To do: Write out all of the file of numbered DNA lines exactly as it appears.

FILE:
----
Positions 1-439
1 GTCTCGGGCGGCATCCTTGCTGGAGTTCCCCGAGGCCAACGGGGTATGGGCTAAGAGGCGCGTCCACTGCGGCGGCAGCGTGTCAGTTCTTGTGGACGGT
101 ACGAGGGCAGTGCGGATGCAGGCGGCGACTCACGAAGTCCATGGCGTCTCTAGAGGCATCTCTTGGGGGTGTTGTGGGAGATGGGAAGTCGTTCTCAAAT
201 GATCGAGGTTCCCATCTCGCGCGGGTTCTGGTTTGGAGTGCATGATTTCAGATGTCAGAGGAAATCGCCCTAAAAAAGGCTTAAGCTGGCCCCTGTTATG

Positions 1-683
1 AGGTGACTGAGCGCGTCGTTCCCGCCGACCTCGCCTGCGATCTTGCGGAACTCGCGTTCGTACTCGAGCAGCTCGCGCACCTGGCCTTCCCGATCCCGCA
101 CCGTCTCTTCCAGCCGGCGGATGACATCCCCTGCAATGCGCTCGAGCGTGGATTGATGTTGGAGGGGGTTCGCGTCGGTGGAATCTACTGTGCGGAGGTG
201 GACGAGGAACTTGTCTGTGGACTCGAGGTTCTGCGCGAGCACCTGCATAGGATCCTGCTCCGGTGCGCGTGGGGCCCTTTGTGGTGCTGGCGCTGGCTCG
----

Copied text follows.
Positions 1-439
1 GTCTCGGGCGGCATCCTTGCTGGAGTTCCCCGAGGCCAACGGGGTATGGGCTAAGAGGCGCGTCCACTGCGGCGGCAGCGTGTCAGTTCTTGTGGACGGT
101 ACGAGGGCAGTGCGGATGCAGGCGGCGACTCACGAAGTCCATGGCGTCTCTAGAGGCATCTCTTGGGGGTGTTGTGGGAGATGGGAAGTCGTTCTCAAAT
201 GATCGAGGTTCCCATCTCGCGCGGGTTCTGGTTTGGAGTGCATGATTTCAGATGTCAGAGGAAATCGCCCTAAAAAAGGCTTAAGCTGGCCCCTGTTATG

Positions 1-683
1 AGGTGACTGAGCGCGTCGTTCCCGCCGACCTCGCCTGCGATCTTGCGGAACTCGCGTTCGTACTCGAGCAGCTCGCGCACCTGGCCTTCCCGATCCCGCA
101 CCGTCTCTTCCAGCCGGCGGATGACATCCCCTGCAATGCGCTCGAGCGTGGATTGATGTTGGAGGGGGTTCGCGTCGGTGGAATCTACTGTGCGGAGGTG
201 GACGAGGAACTTGTCTGTGGACTCGAGGTTCTGCGCGAGCACCTGCATAGGATCCTGCTCCGGTGCGCGTGGGGCCCTTTGTGGTGCTGGCGCTGGCTCG